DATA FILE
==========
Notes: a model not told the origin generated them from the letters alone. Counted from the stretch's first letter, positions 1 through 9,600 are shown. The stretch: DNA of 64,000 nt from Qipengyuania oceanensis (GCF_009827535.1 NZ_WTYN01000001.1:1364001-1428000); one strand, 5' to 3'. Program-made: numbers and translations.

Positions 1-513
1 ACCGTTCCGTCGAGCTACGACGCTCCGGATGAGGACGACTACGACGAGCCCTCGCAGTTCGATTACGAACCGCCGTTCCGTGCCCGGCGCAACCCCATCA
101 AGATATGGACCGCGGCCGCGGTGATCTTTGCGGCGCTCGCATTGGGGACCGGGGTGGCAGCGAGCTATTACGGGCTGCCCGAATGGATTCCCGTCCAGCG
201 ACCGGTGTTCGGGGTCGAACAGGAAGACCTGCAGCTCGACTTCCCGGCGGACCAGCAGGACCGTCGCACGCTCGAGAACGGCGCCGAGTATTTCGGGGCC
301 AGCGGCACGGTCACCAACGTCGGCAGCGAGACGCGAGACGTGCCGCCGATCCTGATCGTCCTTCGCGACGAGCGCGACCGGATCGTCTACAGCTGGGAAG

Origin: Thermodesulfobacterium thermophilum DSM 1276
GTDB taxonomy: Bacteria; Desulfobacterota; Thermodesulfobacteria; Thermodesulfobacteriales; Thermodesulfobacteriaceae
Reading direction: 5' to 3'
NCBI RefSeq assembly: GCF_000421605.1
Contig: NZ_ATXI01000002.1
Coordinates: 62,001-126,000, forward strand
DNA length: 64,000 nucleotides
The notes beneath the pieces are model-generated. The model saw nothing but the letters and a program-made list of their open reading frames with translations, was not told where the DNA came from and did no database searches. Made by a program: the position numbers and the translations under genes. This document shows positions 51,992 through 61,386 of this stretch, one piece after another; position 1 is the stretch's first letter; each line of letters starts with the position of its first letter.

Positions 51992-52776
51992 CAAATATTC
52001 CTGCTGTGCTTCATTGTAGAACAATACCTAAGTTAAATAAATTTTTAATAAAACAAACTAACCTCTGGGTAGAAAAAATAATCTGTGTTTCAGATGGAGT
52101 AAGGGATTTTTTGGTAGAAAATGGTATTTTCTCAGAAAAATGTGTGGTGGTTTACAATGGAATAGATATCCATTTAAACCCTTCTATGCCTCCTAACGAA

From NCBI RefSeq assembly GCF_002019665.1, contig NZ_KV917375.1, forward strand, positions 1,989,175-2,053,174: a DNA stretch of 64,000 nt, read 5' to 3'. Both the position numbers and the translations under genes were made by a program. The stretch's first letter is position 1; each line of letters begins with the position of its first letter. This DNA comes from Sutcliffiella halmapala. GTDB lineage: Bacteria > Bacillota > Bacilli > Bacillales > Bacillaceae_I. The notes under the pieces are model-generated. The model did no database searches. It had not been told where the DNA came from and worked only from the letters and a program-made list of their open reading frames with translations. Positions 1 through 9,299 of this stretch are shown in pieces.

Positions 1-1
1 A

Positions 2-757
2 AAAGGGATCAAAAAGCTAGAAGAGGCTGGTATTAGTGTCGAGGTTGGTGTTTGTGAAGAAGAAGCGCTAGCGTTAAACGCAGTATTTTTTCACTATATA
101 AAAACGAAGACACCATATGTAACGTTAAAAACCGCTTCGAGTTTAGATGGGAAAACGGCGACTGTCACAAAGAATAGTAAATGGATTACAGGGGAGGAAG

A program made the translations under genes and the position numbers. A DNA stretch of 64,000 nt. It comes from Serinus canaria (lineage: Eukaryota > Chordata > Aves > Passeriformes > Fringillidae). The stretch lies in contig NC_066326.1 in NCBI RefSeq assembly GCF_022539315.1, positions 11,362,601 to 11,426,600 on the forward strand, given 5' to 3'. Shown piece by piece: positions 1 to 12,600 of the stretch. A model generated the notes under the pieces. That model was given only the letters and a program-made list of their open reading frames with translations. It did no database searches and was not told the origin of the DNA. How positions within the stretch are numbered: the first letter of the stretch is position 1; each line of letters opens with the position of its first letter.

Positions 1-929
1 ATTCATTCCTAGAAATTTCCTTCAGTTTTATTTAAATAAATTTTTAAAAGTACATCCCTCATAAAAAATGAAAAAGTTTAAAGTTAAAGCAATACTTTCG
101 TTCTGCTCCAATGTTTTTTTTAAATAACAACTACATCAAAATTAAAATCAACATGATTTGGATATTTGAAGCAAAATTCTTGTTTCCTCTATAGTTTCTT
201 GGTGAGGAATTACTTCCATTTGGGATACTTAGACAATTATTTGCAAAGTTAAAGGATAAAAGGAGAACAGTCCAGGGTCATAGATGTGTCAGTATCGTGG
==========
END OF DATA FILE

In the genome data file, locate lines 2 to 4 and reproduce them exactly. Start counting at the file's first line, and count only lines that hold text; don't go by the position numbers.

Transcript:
Positions 1-513
1 ACCGTTCCGTCGAGCTACGACGCTCCGGATGAGGACGACTACGACGAGCCCTCGCAGTTCGATTACGAACCGCCGTTCCGTGCCCGGCGCAACCCCATCA
101 AGATATGGACCGCGGCCGCGGTGATCTTTGCGGCGCTCGCATTGGGGACCGGGGTGGCAGCGAGCTATTACGGGCTGCCCGAATGGATTCCCGTCCAGCG